Jo Daviess County

Bird’s Eye Primrose (Primula mistassinica)

Image of Primrose in Apple River Canyon.
Herman Silas Pepoon (1860-1941) was a local naturalist with a particular focus on the plants of Illinois and the Midwest. He spent a considerable amount of time exploring Apple River Canyon, where he identified and collected over 500 species of plants. One of his most noteworthy discoveries in the canyon was Bird’s Eye Primrose (Primula mistassinica), a plant previously found only in more northerly locations.

Senate Desk of John C. McKenzie

Image of original Illinois State Senate desk used by Jonh C. McKenzie.

original desk from the floor of the Illinois State Senate
This desk was from the original furniture purchased and used in the current Senate Chamber of the State Capitol Building in Springfield.
circa 1888 - 1900

John C. McKenzie (1860-1941) began his career as a lawyer in the small village of Elizabeth in northwestern Illinois. He served in the Illinois House from 1892 to 1896 and in the Illinois Senate from 1900 until 1911.  He used this desk until the State ordered new ones for both chambers.

Cradle Reaper

Image of cradle Reaper used on the Glenn Droegmiller family farm, near Elizabeth, Illinois.

Cradle Reaper used on the Glenn Droegmiller family farm.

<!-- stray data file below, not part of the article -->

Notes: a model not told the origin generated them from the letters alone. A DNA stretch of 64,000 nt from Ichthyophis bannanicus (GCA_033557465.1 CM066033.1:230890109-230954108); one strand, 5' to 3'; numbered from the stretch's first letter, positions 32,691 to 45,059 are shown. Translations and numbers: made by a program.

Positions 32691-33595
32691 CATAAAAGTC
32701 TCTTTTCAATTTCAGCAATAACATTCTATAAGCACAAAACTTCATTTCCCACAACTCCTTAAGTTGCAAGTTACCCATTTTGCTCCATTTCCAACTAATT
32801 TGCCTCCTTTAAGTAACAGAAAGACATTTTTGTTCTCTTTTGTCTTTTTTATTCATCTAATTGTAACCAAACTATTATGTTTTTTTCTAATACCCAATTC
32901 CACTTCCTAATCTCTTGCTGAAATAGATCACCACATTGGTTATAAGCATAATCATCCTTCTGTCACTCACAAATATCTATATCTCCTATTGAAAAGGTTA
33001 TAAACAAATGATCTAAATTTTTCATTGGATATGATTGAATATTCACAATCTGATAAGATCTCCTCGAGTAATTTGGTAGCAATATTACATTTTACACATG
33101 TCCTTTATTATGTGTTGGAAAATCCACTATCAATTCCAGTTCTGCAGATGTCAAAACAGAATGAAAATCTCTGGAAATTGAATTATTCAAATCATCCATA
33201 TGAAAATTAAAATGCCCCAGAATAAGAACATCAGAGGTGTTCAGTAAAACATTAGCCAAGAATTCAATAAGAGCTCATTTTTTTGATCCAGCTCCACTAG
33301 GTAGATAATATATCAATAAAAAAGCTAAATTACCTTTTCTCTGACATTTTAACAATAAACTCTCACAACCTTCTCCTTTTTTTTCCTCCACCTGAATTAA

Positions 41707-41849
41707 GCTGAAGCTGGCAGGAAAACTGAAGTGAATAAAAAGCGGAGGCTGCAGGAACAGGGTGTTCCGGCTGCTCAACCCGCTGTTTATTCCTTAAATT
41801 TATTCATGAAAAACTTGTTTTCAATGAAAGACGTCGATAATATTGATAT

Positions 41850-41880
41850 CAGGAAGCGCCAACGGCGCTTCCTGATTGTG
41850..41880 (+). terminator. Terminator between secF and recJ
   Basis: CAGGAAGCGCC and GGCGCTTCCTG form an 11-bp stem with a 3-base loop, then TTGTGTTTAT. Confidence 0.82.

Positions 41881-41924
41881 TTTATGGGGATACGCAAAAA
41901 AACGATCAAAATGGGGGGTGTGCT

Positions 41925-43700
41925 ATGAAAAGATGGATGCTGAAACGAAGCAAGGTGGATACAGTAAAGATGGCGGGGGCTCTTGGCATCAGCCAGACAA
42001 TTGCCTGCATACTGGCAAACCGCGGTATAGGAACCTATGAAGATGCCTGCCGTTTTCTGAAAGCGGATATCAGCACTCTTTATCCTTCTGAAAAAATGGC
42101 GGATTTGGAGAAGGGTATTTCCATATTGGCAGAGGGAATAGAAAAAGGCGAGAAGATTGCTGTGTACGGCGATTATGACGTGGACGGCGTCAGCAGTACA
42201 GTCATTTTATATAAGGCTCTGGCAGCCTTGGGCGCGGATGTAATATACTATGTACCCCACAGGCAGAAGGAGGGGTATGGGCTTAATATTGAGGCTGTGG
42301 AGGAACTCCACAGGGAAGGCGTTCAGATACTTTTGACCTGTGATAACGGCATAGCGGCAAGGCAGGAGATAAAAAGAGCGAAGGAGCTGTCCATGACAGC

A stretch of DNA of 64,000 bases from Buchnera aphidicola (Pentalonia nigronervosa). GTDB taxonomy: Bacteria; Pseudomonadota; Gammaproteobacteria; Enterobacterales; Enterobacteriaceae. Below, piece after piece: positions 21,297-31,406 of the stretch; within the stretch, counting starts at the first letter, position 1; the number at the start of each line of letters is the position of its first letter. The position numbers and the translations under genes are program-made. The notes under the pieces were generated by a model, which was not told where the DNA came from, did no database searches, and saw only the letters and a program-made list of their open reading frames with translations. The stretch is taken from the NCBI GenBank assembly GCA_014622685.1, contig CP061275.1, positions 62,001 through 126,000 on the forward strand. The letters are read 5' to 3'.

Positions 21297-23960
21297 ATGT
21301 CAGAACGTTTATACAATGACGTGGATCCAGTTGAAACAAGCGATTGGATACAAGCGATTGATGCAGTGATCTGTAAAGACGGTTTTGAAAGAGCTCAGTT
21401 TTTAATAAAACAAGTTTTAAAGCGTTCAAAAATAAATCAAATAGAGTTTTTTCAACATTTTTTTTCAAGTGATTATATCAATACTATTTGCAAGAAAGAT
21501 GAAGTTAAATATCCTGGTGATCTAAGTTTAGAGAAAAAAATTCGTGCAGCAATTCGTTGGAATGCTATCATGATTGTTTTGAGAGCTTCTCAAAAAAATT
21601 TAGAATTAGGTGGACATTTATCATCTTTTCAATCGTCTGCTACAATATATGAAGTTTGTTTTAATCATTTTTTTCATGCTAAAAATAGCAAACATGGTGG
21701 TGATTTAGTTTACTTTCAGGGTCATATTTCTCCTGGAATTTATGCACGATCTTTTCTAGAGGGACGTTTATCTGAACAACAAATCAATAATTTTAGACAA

used on their Snipe Hollow farm near Elizabeth in NW IL
late 1800s

A cradle reaper was used to cut crops such as wheat, oats, and hay and then rake the cut crop into a single row. Pitchforks would then be used to throw the harvested crop into a wagon to be hauled to the farmer's barn for storage. This particular cradle reaper was used on the Snipe Hollow Farm near Elizabeth, Illinois, sometime in the late 1800s. 

Telegraph Instruments

Image of telegraph instruments, telegraphy bay at the railway depot in Elizabeth, Illinois.

Installed by the Minnesota & Northwestern Railroad in 1888, which became the Chicago Great Western Railway in 1892, then the Chicago & Northwestern Railroad in 1968, abandoned in 1972

The telegraph, invented by Samuel F.B Morse in 1844, opened nearly instant communication with the wider world, and railroads quickly lined their tracks with telegraph poles, continuing to use this infrastructure long after later inventions such as the telephone were commonplace. Today, a train's diesel horn still sounds the letter 'Q' in Morse code at all grade crossings: dash, dash, dot, dash.

National Cash Register

Image of brass National Cash Register used in "Bishop's Busy Big Store", Elizabeth, Illinois.
From its opening in 1905, O.M. Bishop called his store "The Busy Big Store," advertising five departments (clothing, shoes, groceries, variety, and dishes) under one roof. On the second floor, the biggest theater in the county at its opening, the Lyric Theater, showed movies from 1916-1931. This space also served as a community meeting house where dances, suppers, vaudeville shows, graduations, and even roller skating took place.

Galena Ore

Image of Galena Ore
Well before Illinois became a state, Native American tribes (the Sac and Fox) living in the area mined galena ore (lead sulfide), the source of lead.  Pioneer settlers also exploited the area’s lead resources, eventually displacing the Native Americans who first mined here. In the 1820s, galena ore became the focus of the first major “mineral rush” in the United States. By the end of the 1820s, the city of Galena rivaled Chicago in size. 
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